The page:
Forget abut Algiers Summit,Think about Khartoum Summit (PART 2/2) [Archives:2005/884/Opinion]

October 10 2005

By Prof. Dr. Abdulaziz al-Tarb
The question, most important, that bewildered me whenever I attended an Arab summit or listened to its deliberations is: Who designs the region's agenda and consequently it summits' agenda, are they the summits, are they the Arabs with their originally non-existent regional system, or their alienated and disputing regimes or are they dictated on them by others? The answer has always been that the summits resolutions were nothing but lagging behind and pallid and rather defeatist however hard they tried to wrap them with realism. They are so because time has advanced far away the moment they were issued.

It seems there is a weighty agenda imposed on the region and its countries in the year 2005 but the Algiers summit was unable to cope with and instead of that it had chewed over in its resolutions. It had come out with consumed and frivolous stands lacking necessary seriousness to encounter what the Algiers summit's declaration had with little shyness called “challenges implying many dangers”. Do the Arabs this time have an alternative or parallel agenda?

Paradoxically, the present agenda is not completely dictated from abroad but there are toots in the Arab reality. No sooner the Arab League general secretariat staff and delegates of the member states have returned to their headquarters that they saw demonstrators at the Tahrir Square downtown Cairo raising political slogans abridged in one word Kifayah ' Enough'. They had to realize that it was a resounding cry from the heart of the Arab world directed to the entire region. In their summit statements and addresses they have feigned forgetfulness or ignored a new spirit emerging from the people in all of the Arab cities that began to get impatient with applause to speeches void of any meanings and refuse ambiguous drafting and attempts of the regimes to maintain playing with essence of the great issues as well as hampering the march of hopes whose horizons are opening before them.

There is another relevant comparison, i.e. the qualitative change that occurred in the relations between the Arab regimes and the United States, in particular and the west in general as a result of ramifications of 9/11 events and the new American and European political orientations towards the region. Stability and security of the Arab regimes are no longer the priority of the American and European strategy regarding the region, but rather it is the American and European security that they consider as threatened because of factors and sources emerging from the region. They think it possible to achieve through promoting or rather imposing the new agenda on the region, including the focus on reform, fighting terror and reaching peaceful settlement with Israel. That stance was expressed in addresses of foreign guests attending the summit and who wanted their message, which is based on the new international agenda, to be direct and strong. On the other hand, documents and leaders of the Algiers summit had repeated the old equation that considers political reforms hostage of the peace process with Israel and evaluate efforts of fighting terror on basis of barter.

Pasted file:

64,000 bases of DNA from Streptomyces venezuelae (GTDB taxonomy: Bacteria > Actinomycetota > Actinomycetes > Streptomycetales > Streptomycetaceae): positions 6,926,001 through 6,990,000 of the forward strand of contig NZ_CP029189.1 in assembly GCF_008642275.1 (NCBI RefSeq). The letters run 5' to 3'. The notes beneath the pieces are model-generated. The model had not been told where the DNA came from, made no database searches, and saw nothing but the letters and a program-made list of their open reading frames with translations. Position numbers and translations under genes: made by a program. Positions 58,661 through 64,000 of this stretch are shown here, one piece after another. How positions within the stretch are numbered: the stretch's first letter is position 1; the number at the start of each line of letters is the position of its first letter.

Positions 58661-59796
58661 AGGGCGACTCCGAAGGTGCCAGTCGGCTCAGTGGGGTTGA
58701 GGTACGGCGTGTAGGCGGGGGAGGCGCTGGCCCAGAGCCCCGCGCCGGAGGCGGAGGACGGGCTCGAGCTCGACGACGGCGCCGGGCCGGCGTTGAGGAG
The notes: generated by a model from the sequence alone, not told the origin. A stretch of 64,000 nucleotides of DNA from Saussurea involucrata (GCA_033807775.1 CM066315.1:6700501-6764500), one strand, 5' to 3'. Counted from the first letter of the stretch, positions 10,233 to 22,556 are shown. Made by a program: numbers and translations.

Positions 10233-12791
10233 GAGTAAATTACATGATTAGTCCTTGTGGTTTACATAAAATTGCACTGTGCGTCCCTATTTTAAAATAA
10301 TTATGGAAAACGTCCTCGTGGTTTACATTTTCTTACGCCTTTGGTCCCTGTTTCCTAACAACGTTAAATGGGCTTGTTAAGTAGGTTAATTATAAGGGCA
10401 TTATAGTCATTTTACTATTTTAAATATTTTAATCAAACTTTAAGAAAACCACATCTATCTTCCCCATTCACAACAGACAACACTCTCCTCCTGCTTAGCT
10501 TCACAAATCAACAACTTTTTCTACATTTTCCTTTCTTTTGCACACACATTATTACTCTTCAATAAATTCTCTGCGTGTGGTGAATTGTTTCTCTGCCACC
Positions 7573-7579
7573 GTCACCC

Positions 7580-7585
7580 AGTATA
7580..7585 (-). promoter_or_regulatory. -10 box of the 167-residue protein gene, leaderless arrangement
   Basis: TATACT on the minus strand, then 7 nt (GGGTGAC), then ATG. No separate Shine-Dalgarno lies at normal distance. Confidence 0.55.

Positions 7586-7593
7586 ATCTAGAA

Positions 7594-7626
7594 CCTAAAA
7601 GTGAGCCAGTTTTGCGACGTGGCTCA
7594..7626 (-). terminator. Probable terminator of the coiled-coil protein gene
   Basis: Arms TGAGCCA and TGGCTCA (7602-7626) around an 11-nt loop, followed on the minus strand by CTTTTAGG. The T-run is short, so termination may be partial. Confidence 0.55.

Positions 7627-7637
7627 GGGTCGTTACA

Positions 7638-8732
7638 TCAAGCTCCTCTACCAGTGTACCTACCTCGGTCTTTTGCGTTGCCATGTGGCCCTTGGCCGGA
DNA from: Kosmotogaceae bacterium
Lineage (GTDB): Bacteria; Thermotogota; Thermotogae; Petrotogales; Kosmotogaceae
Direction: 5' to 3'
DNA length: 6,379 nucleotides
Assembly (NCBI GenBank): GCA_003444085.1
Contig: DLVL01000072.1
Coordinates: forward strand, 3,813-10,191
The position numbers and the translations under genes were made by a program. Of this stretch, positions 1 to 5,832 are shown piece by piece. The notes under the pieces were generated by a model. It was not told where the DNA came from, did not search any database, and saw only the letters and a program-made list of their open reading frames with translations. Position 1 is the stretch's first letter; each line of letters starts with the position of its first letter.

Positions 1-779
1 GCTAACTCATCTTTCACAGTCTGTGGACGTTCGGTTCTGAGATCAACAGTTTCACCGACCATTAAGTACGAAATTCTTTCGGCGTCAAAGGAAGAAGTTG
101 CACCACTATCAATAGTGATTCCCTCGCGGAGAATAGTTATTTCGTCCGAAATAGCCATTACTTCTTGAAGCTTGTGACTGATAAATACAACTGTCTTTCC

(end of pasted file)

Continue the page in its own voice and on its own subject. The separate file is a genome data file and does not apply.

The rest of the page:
This means the matter is not only a difference between concepts, aims and priorities submitted by two agendas, one adopted by the Arab regimes and another is an American supported by the world. It is really a contradiction, clear and deep in the vision among them on the core of the submitted issues in the region. According to the American agenda there is nowadays an organic connection between democratic reforms and the efforts of fighting terror and establishment of peace. In other words it is a complete deal offered to the region and not accepted to be rejected or dividing it. What is more important from all that is the collapse of that old strategy of America and Europe that has leaned on supporting the Arab regimes and protecting them, also the ignoring of heir violations as long as there are common interests. That is the strategy which the west sees that has now failed in protecting it against terror and strengthened enmity of the region's peoples against it. What is happening nowadays is similar to what happened between the west and the socialist bloc leadership of the former Soviet Union at the end of the eighties of the last century, without passing by an operation similar to Helsinki operation or resorting to the same mechanisms of dismantling the communist regimes in Eastern Europe.

Have the Arab regimes learnt the lesson? The results of Algiers summit certainly say No. there is an emergency summit called by Egypt under preparation and there is the ordinary summit to be convened in the Sudanese capital Khartoum and may be the last opportunity before us (The Arab regimes) for drawing up an agenda especially for the region coordinating requirements and aspirations of its peoples. Many would remain pessimist on the possibility that would happen. Let this be a kind of challenge to be facing the Khartoum summit lest that the participants in it in 2006 should come after it has been too late in history. The summit should remember the Warsaw pact and the COMECON organization that had much forgot their dates with history until they have now become outside history and maybe in its trash bin.

I think we have to prepare and draw up the required agenda wile we read what is happening in each Arab capital of results of elections or preparing for them along with the economic and social situation, deficit in the budget, rise in oil prices, increase of unemployment, inflation, imported ideas on human rights, sustainable development and empowerment of the woman in participation.